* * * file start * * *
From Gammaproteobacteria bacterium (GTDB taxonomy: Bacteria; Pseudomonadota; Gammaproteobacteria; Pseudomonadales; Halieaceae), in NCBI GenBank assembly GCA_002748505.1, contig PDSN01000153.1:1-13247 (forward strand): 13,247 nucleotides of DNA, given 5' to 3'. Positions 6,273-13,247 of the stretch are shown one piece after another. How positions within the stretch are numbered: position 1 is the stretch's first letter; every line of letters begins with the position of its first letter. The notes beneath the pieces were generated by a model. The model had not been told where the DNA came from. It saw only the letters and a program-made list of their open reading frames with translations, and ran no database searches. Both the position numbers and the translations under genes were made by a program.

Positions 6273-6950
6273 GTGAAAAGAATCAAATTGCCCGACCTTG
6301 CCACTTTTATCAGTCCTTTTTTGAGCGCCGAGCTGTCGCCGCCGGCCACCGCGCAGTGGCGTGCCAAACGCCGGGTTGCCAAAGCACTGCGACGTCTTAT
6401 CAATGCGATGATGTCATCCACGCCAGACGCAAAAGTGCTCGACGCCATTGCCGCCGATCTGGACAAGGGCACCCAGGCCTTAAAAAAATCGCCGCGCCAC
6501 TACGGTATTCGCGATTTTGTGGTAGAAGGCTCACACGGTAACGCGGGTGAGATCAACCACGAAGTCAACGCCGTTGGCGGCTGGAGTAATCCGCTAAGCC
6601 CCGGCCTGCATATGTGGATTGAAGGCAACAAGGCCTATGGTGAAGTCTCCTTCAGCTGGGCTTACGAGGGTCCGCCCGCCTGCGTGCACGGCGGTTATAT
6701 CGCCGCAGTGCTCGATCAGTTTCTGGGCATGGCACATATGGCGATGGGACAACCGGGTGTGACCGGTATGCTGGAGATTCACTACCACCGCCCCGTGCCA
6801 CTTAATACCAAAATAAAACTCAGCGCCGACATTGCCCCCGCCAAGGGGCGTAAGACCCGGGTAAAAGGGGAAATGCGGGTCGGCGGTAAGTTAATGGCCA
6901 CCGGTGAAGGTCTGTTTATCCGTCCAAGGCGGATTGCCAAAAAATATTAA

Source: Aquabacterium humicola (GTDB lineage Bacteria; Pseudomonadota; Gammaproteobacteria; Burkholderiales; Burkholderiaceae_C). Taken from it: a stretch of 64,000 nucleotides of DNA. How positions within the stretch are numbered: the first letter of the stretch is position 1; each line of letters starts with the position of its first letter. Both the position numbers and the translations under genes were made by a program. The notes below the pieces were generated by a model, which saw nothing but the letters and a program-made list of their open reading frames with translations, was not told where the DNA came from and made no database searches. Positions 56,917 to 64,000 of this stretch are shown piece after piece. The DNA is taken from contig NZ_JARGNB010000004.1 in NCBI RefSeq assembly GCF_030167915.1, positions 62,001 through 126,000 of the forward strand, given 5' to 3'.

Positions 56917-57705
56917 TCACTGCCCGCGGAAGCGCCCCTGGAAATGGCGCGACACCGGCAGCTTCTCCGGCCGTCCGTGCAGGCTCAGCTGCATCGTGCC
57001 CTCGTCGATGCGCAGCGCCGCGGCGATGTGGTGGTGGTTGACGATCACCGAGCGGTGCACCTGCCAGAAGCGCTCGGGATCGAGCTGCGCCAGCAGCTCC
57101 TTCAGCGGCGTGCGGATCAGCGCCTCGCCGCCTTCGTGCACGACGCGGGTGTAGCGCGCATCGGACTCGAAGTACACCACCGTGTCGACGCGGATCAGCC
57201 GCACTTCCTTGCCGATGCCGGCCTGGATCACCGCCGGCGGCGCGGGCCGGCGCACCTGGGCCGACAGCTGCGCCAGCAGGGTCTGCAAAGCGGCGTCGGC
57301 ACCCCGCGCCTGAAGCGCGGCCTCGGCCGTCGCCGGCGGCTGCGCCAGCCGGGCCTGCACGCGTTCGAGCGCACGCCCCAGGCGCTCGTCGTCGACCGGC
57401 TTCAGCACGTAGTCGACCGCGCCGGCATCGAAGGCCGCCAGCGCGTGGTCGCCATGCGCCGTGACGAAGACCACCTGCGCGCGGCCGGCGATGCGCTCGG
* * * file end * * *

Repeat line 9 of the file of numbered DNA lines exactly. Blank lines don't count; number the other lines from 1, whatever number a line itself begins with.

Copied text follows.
6801 CTTAATACCAAAATAAAACTCAGCGCCGACATTGCCCCCGCCAAGGGGCGTAAGACCCGGGTAAAAGGGGAAATGCGGGTCGGCGGTAAGTTAATGGCCA